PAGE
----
photo by Bouke Salverda
dandyhorse is a magazine for anyone who likes bikes, enjoys art and is interested in city building.
dandyhorse magazine by dandyhorsemagazine.com is licensed under a Creative Commons Attribution-ShareAlike 4.0 International License.
Based on a work at dandyhorsemagazine.com.
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Current dandyhorse team contacts:
FOUNDING EDITOR, EDITOR-IN-CHIEF and PUBLISHER
Steve Brearton, Albert Koehl
PAST CONTRIBUTING SENIOR EDITORS
Scott Anderson, Dana Lacey, Sarah B. Hood, Dr. Chris Cavacuiti
PAST ASSISTANT EDITORS
Jennifer Cheng, Colleen Kirley, Amelia Brown, Claire McFarlane
Molly Crealock, Mike Ford
DANDY WEB DEVELOPMENT
DANDY DESIGN ADVISOR
For more information on the current and past staff at dandyhorse magazine and Dandyhorse Media Inc. please email firstname.lastname@example.org
For information on other past art directors, designers, web editors, photographers and writers please feel free to contact us for verification or reference, or ask for information on/request a back issue.
ADVERTISING ACCOUNT MANAGER
accounting @ dandyhorsemagazine.com
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dandyhorse would not be possible without the top notch efforts donated by our contributors and dandy volunteers.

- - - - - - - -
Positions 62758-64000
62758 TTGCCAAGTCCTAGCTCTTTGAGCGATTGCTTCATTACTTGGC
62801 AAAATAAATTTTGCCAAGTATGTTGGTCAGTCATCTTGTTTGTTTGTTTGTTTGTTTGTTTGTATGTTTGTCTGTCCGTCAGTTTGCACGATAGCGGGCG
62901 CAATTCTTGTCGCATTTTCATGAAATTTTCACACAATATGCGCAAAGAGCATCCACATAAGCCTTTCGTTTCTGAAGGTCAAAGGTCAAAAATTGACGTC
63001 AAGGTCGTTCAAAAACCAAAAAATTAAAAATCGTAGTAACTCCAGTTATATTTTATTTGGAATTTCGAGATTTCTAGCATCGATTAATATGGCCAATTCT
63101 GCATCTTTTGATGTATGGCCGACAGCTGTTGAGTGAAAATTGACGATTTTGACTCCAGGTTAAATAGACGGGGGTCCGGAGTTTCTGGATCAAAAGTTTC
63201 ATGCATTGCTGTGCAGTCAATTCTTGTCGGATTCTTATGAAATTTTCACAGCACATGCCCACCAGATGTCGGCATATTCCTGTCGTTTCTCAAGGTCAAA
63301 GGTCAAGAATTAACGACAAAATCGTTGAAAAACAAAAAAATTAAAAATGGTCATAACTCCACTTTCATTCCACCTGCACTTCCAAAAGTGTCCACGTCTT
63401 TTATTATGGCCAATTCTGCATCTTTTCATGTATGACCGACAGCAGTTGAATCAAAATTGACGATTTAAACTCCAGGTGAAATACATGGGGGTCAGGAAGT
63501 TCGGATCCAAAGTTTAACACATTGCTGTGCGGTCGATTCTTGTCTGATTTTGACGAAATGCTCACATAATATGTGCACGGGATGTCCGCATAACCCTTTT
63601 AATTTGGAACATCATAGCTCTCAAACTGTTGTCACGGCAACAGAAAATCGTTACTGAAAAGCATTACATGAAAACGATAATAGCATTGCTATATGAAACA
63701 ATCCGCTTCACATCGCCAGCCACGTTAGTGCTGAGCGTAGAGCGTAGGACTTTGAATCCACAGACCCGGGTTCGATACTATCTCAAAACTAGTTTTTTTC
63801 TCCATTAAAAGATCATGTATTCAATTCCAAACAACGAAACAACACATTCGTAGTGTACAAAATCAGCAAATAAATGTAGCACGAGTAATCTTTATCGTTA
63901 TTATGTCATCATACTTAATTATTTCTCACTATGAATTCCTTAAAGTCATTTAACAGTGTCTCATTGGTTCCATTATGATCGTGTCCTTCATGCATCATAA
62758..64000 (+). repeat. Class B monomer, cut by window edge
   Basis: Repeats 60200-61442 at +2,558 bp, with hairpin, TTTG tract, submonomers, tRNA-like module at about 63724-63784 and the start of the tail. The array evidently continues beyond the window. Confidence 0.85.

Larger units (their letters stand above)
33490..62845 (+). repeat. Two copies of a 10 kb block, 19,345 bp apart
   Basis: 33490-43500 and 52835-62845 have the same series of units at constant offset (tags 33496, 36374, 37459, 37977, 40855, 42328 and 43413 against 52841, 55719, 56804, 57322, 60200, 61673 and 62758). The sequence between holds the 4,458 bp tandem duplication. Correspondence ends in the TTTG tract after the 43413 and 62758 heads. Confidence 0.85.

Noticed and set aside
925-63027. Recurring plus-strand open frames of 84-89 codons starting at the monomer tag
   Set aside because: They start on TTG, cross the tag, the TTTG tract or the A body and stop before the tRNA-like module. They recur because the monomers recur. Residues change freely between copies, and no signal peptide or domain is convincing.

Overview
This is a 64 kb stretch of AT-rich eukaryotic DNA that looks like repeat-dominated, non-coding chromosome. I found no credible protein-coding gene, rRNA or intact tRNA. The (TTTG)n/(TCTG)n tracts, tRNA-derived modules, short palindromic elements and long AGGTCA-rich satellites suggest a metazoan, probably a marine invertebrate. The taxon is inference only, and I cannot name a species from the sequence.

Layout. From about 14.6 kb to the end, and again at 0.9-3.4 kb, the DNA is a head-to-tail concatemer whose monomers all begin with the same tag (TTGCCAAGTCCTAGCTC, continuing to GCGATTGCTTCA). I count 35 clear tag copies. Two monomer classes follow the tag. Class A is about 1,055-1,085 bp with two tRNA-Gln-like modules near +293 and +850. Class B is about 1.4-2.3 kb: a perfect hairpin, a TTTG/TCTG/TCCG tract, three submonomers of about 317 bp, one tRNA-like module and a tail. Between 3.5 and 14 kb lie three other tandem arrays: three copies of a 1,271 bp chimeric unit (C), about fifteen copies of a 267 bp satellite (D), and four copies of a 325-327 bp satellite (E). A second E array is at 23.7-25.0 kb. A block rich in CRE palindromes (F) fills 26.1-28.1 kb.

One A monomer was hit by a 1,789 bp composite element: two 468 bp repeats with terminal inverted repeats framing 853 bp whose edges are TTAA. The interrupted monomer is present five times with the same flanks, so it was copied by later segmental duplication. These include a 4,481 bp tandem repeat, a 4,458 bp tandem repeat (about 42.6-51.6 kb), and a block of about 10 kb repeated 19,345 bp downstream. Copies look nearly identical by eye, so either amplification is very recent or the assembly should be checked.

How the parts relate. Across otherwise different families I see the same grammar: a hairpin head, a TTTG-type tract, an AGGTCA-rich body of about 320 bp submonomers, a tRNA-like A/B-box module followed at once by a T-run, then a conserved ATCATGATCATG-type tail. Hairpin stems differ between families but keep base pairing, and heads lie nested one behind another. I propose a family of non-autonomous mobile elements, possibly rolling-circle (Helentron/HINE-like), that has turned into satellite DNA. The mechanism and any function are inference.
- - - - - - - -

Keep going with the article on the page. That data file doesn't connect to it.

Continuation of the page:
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dandyhorse magazine is published by Dandyhorse Media Inc. in Toronto.
Dandyhorse Media Inc., 304-40 Walmer Rd. Toronto ON M5R 2X4
If you are interested in advertising in dandyhorse magazine please call 416-822-7910 or email Tammy directly at accounting @ dandyhorsemagazine.com
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Enter the dandyhorse
The bicycle may have revolutionized transportation and contributed to improved manufacturing processes, better roads, women’s emancipation and the growth of consumerism, tourism and professional sport, but for many cyclists it is the bicycle’s inescapable public presence that makes it so irresistible. So it was, when early in the 19th century the pre-curser to the modern bicycle arrived in London, England and one unduly fashionable and flamboyant group saw the invention exactly for what it was: an opportunity to look fabulous in public. When dandies first appeared in London parks and boulevards they could barely propel themselves along due to public excitement over their transportation. Nearly two centuries later, bicycles are truly ubiquitous, but cyclists still cut a dashing figure and prove the adage; it is better to be seen than heard. ~ Steve Brearton
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